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Old 07-26-2007, 02:48 AM   #13
Jason Lopez-Ota
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I don't think there's such a thing as going too hard, unless you're not ready for it.
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Old 07-26-2007, 04:44 AM   #14
Tom Ellison
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I kind of did an experiment with this with those two recent Cindy's (I just did Cindy again as opposed to the "20 rounds for time" version). The first time I went all out the whole time with no dedicated rest or "backing off" and got 21 rounds + 5 pullups + 5 pushups. The next time I was trying to break 22, so I thought I should do 11 rounds in each 10 minute half. I got the first 11 rounds by 8:30 and decided to rest until 9:30 before starting the second half. Ended up getting 23 rounds + 5 pullups! And interestingly, I felt WAY more smoked after that than the one where I went "all out"
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Old 07-26-2007, 05:54 AM   #15
Tom Fetter
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CrossFitters are interested in maximising intensity - in the sense of doing more "work" in a given period of time, yes? So are competitive rowers. Whoever did the "work" of moving the boat through 2000m first arguably gave the most intense effort. Exhibited more power (work done over time).

Rowers have argued about whether to use a "fly-and-die" race strategy - going out furiously fast to get an "edge," knowing you'll fade at the end ... or picking a consistent race pace.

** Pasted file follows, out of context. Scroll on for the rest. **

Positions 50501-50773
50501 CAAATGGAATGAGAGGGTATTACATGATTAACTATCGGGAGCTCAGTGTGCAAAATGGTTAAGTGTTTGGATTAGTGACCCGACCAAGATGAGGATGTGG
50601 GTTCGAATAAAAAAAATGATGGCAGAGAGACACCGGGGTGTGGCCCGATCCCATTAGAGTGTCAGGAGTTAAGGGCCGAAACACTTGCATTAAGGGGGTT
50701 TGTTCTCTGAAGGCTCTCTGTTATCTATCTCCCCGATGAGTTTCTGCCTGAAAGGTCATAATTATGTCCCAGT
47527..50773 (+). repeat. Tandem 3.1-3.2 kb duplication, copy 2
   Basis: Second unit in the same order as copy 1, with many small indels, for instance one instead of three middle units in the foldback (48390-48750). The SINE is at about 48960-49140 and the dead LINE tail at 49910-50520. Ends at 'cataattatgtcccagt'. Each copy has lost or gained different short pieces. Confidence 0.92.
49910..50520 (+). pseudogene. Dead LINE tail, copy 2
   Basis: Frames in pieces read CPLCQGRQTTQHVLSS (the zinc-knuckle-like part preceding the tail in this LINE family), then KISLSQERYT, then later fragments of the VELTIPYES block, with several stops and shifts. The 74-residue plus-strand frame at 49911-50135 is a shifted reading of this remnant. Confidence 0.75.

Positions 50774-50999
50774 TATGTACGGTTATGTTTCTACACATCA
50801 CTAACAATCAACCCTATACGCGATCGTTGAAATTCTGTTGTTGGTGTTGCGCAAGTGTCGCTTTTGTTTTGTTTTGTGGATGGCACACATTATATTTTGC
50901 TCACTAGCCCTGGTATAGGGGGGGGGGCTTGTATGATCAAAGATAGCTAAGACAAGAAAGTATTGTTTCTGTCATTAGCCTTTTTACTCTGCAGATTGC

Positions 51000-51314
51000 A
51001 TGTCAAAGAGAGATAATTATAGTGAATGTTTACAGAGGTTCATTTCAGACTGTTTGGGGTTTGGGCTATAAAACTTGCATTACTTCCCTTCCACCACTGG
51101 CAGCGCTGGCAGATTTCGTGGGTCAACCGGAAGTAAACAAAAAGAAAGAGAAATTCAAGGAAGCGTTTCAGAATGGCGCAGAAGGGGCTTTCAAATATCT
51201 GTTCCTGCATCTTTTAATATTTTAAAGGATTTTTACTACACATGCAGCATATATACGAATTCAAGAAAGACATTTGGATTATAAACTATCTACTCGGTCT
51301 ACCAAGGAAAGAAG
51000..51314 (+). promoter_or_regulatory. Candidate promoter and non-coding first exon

It's controversial. But Mike Caniston has analysed thousands of results at national and international regattas. He found that almost without exception, those on the podium either kept a consistent race pace, or were actually slightly slower in their first 500m than in the rest of the 2000m race. Their first 5 strokes or so were very intense, to get the boat moving, but they settled into their pace quickly too.

Most 2000m races are about 7 minutes. By the end, your muscles are full of waste metabolites, and hurt like hell. But accumulating the waste gradually means that your muscles have a longer period to work at higher efficiency - so they do the 2000m of work faster. Accumulating more of the waste in the first 500m of the race puts your muscles under enough additional stress that they won't perform as well in the remaining 1500m.

So the question in training, is what are you trying to train? Intentionally loading your muscles with waste metabolites early on will induce adaptations that help flush it through. But if you're trying to model a competition - use a competition strategy.